In November 1998, Institute for National Transformation (INT) Uganda was launched with the goal of creating awareness among both leaders and citizens in the country regarding matters to do with their responsibility towards national transformation. Since then, several hundred people have undergone the “OAK SEED” Executive Leadership Program (OSELC) training. There are a growing number of people committed to ensuring that their lives make a difference in their lifetimes in the various spheres that they have a passion for.

The OSELC program awakens a burden in the participants to see African nations move out of the stagnation of the past fifty years and join the path of national development and growth. It, however, does much more than. It helps participants identify the societal sphere that they are naturally passionate for and guides them to identifying something they can do to make a difference in that sphere and write out a project in that regard. In the six-month engagement, participants are required to read and discuss five textbooks that cover: an overview of the recent history of African nations, the recent history of Singapore, proven principles of breaking of mediocrity, skills for negotiating for a better future, changes needed in approaching societal challenges, and a vision for a better society. Participants are guided through a process of articulating their personal visions and missions for life in one of the societal spheres. The academic content is designed to challenge participants to think about the major challenges we face as a continent and the possible solutions. An integral part of the facilitation approach is to promote learning through interaction between participants and facilitators. Movies are used to enhance the learning experience.

As the pace of change across the world accelerates, it is evident that the years ahead will unfold a world that is completely different from that of current and past generations. Africa is experiencing accelerated social change. During the period of colonialism and the Cold War, democracy tended to make way for strong states as an expression of power. The new freedoms afforded by the triumph of liberal economics have caused resurgence in the discussion of the concept of leadership in Africa. The countries that have benefited from enlightened leadership have experienced superior development.

It has been empirically shown that irrespective of culture, gender, age, and other variables when leaders are at their personal best there are certain core practices common to all. Among these are that they model the way to their followers, inspire a shared vision of the future, challenge the status quo while enabling their followers to act, and provide the needed encouragement to followers. Universal facilitators of effective leadership have been identified as being trustworthy, just, and honest [being credible]; having foresight and planning ahead [being visionary]; being positive, dynamic, encouraging, motivating, and building confidence [empowering followers]; and, being communicative, informed, a coordinator, and team integrator [being interactive]. These attributes are addressed during OSELC.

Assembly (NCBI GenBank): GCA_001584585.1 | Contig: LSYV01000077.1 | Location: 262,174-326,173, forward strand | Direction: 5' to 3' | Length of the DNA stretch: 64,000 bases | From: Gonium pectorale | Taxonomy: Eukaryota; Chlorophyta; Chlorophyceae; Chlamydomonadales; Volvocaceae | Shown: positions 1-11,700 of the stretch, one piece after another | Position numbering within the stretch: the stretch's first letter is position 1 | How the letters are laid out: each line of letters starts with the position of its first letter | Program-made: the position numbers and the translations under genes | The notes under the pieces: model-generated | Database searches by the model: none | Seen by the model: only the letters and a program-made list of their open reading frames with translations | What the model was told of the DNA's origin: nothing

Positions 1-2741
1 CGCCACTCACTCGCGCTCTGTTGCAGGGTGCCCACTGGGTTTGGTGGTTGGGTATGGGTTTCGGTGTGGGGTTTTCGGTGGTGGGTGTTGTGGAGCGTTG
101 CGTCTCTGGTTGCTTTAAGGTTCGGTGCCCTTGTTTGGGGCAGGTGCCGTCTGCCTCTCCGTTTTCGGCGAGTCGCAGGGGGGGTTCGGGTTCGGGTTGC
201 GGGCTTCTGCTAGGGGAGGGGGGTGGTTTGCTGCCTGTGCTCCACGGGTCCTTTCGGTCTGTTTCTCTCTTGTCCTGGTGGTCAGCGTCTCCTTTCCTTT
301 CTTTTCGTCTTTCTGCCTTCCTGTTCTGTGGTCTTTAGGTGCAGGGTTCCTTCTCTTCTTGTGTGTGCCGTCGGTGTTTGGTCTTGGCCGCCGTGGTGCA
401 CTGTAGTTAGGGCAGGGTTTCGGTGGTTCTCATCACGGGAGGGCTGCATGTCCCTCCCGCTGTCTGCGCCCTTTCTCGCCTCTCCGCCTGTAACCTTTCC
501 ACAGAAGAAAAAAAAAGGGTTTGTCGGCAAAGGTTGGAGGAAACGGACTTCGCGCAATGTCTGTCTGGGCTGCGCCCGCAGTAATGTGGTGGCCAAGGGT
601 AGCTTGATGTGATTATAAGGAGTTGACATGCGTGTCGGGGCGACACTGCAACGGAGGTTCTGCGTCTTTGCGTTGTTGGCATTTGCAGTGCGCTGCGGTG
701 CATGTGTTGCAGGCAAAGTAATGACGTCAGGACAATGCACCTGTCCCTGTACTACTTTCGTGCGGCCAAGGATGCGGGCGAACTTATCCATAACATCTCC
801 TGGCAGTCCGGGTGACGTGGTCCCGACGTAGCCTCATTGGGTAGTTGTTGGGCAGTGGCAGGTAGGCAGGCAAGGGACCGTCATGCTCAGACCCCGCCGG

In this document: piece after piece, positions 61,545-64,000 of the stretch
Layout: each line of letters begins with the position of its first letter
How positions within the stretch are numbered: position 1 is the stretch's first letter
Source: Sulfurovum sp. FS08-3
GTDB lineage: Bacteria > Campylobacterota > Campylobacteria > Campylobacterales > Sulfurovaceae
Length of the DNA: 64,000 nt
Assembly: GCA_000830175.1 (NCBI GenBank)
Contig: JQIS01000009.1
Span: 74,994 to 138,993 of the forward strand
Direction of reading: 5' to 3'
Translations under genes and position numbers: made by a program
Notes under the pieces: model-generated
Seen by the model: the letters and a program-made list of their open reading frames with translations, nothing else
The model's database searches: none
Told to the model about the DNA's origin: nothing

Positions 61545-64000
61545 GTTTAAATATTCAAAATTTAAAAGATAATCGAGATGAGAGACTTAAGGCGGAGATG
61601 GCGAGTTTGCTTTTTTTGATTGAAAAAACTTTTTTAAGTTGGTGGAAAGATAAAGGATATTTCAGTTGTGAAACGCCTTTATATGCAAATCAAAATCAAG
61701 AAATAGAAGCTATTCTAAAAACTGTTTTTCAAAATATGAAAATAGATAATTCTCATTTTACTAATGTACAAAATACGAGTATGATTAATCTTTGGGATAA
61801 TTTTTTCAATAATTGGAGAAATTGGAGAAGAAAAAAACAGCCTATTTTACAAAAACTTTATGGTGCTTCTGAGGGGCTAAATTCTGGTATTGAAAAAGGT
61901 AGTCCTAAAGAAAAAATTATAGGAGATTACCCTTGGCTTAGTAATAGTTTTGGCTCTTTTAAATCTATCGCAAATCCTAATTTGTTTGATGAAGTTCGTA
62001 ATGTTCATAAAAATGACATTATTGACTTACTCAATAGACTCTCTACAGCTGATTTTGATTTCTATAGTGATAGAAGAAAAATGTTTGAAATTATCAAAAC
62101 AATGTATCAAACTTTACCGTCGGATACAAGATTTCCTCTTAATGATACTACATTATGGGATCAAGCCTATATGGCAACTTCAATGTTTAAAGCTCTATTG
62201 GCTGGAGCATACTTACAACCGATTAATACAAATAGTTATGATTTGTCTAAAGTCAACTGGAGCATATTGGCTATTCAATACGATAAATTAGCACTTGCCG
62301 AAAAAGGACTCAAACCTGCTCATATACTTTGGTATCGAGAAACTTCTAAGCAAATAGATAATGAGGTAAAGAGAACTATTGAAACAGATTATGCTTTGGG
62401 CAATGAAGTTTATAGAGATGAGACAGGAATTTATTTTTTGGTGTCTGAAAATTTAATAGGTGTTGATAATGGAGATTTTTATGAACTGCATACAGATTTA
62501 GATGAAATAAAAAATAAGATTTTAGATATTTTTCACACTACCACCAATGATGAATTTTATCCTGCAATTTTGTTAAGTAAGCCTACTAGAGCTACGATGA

Our societies across the continent desperately need leaders that will serve and nurture their communities. With the fastest growing population in the world, it is extremely important and urgent that current and future generations of leaders in Africa across the different spheres of the society, possess the requisite leadership and quality management competencies necessary to lead their nations, communities, and organizations out of the present challenges and into a more competitive and productive future.

If our nations are to sustain the gains made in more recent years, one thing is clear: there must be an exponentially increasing pool of leaders across the societal strata practicing leadership that is committed to serving the African people: credible, global and multiculturally minded, foresighted, possessing a systems thinking mindset, and proactive in planning. Only then can the next 50 years hold out the promise of significant improvements in the lives and livelihood of millions of Africans. INT is playing a part in increasing that pool of leaders.

I look forward to seeing you in the next INT class.


Dr. James Magara

Deputy Director General

Institute for National Transformation